• That’s available. The real question is where is the court transcript of the accuser’s cross examination – this is suppressed by the court. Is is suppressed (under cover of shielding the accuser) to prevent independent scrutiny? Certainly video of the cross examination would be a gold mine for experts looking at the case. It is said that psychologists can spend one hour reviewing one second of video, played repeatedly, looking for signs of subliminal signs of deception.

  11. This trial had zero, nada, nothing to do with said incident at the Melbourne Cathedral. It was a judgment about Ballarat. The scuttlebutt of truth knows that.

    Yes, am quite aware of the legal record of the Ballarat charges. The legal manoeuvrings of that case is NOT the history of events (no legal proceedings ever is). That history includes the smug response to the clerical homosexual predation within the Catholic community of the State of Victoria. Pell was part of that culture of abuse: in his own predatory behavior and his covering-up of sexual abuse of those under his authority.

    Yes, the Vatican is delighted with the outcome. The man will not be around to tally the billions of misdirected funds of the Vatican Bank. But that’s another story – and one where Pell’s hands may not have been all that clean. The discovery of such misappropriated funds also comes with its historical blackmail uses and its future potential.

    Still, poor, poor Ballarat, never got its day in court.

    • Ballarat did get its days in court: Ridsdale, Best and Dowlan were tried, convicted and locked up. Nothing will undo the harm that they caused, but at least the law caught up with these criminals in time to make them do time. This must bring some small level of comfort to the people of Ballarat.

  12. Is the Author aware of The Royal Commission into Institutional Responses to Child Abuse that we had in Australia? The report contains information regarding the law and cases of child abuse that is in my opinion esential reading for Church leaders. Here is a link to the final report although the Redactions regarding Ballarat involving Cardinal Pell remain until after his appeal:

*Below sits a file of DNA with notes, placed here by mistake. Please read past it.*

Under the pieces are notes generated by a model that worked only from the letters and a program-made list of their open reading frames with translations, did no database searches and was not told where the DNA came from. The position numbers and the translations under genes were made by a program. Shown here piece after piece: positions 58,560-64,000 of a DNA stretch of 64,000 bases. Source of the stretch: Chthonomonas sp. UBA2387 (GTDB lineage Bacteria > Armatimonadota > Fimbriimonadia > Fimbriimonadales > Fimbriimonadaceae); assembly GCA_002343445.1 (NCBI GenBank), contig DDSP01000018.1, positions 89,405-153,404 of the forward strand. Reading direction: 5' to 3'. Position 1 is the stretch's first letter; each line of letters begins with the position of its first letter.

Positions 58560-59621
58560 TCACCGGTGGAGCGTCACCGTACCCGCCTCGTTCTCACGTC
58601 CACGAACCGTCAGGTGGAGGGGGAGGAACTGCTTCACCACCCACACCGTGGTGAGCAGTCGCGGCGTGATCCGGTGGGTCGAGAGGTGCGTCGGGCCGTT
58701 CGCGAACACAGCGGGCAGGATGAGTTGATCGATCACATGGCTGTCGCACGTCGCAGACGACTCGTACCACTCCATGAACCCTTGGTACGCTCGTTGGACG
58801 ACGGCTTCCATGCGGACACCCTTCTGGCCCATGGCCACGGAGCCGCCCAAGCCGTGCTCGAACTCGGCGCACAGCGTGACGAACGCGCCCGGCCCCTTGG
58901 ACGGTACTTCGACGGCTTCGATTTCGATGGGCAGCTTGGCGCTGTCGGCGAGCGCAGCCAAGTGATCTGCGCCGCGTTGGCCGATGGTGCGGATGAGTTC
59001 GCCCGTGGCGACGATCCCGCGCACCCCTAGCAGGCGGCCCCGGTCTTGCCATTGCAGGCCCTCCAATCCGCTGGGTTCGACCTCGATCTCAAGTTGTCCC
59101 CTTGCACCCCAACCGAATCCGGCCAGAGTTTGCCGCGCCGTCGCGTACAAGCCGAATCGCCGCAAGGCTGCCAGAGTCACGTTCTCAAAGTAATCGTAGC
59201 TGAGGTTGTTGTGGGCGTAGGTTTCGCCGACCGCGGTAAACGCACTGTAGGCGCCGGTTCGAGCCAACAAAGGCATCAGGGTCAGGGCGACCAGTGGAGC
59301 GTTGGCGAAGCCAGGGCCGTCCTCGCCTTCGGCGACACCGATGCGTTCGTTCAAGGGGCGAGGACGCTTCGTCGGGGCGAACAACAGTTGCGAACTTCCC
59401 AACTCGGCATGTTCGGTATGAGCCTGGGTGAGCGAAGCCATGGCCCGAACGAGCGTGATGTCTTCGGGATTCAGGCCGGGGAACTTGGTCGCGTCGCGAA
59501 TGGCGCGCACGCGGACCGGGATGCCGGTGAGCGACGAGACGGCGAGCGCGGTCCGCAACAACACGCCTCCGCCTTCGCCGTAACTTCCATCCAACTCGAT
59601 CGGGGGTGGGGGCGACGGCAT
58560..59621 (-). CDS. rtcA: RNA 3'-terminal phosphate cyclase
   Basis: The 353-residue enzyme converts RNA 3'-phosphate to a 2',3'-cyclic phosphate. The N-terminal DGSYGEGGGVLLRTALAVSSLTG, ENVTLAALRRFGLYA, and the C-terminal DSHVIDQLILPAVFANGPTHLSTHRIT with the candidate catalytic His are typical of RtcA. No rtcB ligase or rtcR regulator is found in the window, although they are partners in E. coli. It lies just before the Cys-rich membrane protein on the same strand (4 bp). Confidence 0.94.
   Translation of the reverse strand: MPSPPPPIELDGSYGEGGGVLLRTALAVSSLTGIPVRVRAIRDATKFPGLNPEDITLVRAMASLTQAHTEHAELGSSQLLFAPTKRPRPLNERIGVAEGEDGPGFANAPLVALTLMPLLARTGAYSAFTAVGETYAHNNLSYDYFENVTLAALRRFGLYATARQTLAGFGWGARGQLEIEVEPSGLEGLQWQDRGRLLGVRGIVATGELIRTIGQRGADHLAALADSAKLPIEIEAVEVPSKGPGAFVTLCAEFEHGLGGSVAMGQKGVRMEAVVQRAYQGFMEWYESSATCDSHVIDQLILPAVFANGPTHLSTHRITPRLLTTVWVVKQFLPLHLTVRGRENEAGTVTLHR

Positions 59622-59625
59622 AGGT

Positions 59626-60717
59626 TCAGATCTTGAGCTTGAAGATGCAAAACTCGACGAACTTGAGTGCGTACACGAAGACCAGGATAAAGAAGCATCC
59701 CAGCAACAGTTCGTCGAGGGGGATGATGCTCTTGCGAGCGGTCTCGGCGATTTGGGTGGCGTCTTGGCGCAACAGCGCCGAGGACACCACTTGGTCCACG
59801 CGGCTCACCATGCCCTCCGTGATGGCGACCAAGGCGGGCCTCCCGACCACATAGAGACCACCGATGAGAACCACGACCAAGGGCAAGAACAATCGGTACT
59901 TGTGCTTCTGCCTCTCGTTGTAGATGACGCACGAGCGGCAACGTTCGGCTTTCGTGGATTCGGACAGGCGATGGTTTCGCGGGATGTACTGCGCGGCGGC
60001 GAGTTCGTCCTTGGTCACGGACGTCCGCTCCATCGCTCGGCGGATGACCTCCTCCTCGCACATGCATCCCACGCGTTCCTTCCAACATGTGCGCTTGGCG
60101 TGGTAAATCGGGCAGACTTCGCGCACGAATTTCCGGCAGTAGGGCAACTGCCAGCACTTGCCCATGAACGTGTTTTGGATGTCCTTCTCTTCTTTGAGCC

https://www.childabuseroyalcommission.gov.au/final-report
    Volume 16 pertains to Religious Institutions:
    https://www.childabuseroyalcommission.gov.au/religious-institutions

  13. Vandalia, are you quoting Australian law? What you have written doesn’t sound right for Australian law. The appellate court asked whether there was any doubt the jury would have been bound to have had from the evidence. If they must have had a doubt in the view of the judges, the verdict can be overturned. In that sense the judges replace the jury’s judgment with their own.

  14. First said this discussion is a learning session that hopefully results in just resolution for all. A response. Presumption of Innocence is a legal, even moral standard since Justice by its very nature speaks to what is right and just. Historically found in the Roman Codex appealed to by the Apostle. The Roman Codex: Justinian Codes and consequent English common law holds as inviolable the principle that the accused is presumed innocent unless the prosecution presents a high level of evidence. “Exaggerated presumption of authenticity” is the practiced Australian standard delineated by Prof Farrow. Its exaggerated to the extent that it permits the testimony of one witness as the irrefutable truth even when no corroborating evidence exists. Christopher Hallam holds to this conviction. He stated as a hypothetical that the substitute for corroborating evidence is that the Plaintiff likely provided convincing details in secret session with the Jurists. Nevertheless where did the Australian legal system find this legal procedure? Nowhere in the civilized world except perhaps in China and Turkey [although despotic Turkey is an exception Islamic law holds the principle that the onus of proof is on the accuser or based on a hadith documented by Imam Nawawi]. It’s an invention of convenience to ensure that the State can exercise its will regardless of well reasoned Laws of Justice. The argument by C Hallam perhaps unwittingly is that presumption of guilt is actually Australia’s judicial standard for conviction based on guilt by association, hearsay, suspicion, and apparently in Australia Catholicism.

  15. Many of the above comments exhibit a serious ignorance of the facts, and also a serious lack of self-awareness about that ignorance. Nearly two weeks after the Appeal Court’s judgement, and still no scholarly or qualified support has been published in defence of the Majority Opinion, while there has been an on-going, and continuing flow of high-level criminal law and senior lay commentary for the Minority Judgement. The stink will grow and grow because this persecution – like the Dreyfus Affair – did not come “out of the blue”. And no notice should be taken of the Report of The Royal Commission into Institutional Responses to Child Abuse, without also reading the forensic criticisms of that prejudiced and politicised operation, notably by Gerard Henderson’s Mediawatchdog blog. That process was a further sign of the degradation of regulatory abuse in Australia.

    • Gerard, I’ve found some of the criticism of the Appeal Court’s judgment, but are there any commentaries in particular that you would recommend?

      “And no notice should be taken of the Report of The Royal Commission into Institutional Responses to Child Abuse, without also reading the forensic criticisms of that prejudiced and politicised operation, notably by Gerard Henderson’s Mediawatchdog blog. ”